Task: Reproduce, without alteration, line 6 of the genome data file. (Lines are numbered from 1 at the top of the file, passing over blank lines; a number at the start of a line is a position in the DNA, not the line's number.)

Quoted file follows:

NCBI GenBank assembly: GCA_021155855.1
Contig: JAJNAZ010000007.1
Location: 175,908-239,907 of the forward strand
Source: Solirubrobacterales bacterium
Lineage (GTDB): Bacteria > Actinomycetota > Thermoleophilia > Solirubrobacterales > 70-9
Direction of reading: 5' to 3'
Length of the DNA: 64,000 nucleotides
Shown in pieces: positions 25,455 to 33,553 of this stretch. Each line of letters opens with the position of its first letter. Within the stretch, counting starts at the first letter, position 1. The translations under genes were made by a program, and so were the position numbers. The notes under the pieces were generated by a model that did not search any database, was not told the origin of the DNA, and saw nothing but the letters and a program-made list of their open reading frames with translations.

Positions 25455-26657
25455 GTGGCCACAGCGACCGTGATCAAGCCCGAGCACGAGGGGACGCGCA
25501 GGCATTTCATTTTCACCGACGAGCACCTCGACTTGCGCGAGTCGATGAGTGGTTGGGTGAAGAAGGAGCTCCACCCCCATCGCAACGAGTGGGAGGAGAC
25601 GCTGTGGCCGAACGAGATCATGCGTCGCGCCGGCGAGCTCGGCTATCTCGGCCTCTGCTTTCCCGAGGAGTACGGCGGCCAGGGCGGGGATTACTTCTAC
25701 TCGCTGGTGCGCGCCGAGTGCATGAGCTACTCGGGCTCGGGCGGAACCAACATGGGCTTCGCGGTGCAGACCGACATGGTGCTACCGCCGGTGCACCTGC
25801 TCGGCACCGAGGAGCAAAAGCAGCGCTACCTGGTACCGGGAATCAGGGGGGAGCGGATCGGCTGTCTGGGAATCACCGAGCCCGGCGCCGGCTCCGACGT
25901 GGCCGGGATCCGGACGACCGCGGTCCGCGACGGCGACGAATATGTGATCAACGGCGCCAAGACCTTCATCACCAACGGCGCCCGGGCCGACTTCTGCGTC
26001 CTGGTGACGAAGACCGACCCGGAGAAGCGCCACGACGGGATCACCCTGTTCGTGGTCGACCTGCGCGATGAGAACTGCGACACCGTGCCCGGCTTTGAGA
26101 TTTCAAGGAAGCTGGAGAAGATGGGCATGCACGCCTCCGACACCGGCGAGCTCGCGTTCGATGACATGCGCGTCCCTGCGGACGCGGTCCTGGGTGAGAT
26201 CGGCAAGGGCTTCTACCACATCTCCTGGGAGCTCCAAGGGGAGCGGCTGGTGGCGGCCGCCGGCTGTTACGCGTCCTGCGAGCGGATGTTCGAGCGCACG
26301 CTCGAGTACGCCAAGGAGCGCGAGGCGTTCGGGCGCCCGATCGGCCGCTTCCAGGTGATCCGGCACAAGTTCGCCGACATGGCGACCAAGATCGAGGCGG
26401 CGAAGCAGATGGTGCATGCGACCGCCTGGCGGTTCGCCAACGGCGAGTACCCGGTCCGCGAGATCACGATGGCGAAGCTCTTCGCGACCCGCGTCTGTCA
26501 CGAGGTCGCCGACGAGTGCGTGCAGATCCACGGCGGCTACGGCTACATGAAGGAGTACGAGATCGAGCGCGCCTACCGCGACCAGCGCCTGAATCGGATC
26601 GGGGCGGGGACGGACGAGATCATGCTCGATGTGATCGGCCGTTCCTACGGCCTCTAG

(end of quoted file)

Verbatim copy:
Direction of reading: 5' to 3'